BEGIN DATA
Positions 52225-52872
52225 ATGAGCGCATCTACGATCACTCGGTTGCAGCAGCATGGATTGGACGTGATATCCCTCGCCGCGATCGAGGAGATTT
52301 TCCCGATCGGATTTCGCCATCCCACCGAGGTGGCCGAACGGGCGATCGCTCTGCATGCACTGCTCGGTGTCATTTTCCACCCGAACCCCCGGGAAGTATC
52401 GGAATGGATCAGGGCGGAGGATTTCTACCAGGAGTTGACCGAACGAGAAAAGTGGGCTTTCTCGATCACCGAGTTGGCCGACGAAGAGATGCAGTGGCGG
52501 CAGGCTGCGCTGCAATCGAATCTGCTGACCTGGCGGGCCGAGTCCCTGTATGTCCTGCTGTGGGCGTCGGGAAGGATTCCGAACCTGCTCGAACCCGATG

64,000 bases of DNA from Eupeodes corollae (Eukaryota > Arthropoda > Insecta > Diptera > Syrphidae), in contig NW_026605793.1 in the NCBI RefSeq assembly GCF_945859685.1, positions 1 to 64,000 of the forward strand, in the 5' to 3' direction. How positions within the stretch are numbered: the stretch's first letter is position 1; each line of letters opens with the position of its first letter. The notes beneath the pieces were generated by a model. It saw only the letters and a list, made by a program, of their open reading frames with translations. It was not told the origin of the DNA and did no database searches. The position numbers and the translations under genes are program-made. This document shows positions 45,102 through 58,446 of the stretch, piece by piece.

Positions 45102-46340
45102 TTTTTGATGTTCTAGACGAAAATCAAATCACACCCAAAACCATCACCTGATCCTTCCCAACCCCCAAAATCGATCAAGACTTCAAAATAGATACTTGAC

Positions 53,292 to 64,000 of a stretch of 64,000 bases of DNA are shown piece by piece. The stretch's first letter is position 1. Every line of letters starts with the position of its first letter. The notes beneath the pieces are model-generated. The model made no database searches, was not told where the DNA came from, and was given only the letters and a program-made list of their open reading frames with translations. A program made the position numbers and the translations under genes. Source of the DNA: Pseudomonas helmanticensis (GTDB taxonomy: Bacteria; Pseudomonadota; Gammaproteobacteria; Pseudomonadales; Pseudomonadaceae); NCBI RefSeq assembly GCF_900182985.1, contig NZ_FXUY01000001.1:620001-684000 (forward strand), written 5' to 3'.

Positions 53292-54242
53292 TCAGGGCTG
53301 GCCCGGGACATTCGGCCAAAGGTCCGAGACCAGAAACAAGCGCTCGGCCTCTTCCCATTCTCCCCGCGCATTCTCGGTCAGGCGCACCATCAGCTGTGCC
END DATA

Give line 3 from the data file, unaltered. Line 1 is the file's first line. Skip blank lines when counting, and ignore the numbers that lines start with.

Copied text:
52301 TCCCGATCGGATTTCGCCATCCCACCGAGGTGGCCGAACGGGCGATCGCTCTGCATGCACTGCTCGGTGTCATTTTCCACCCGAACCCCCGGGAAGTATC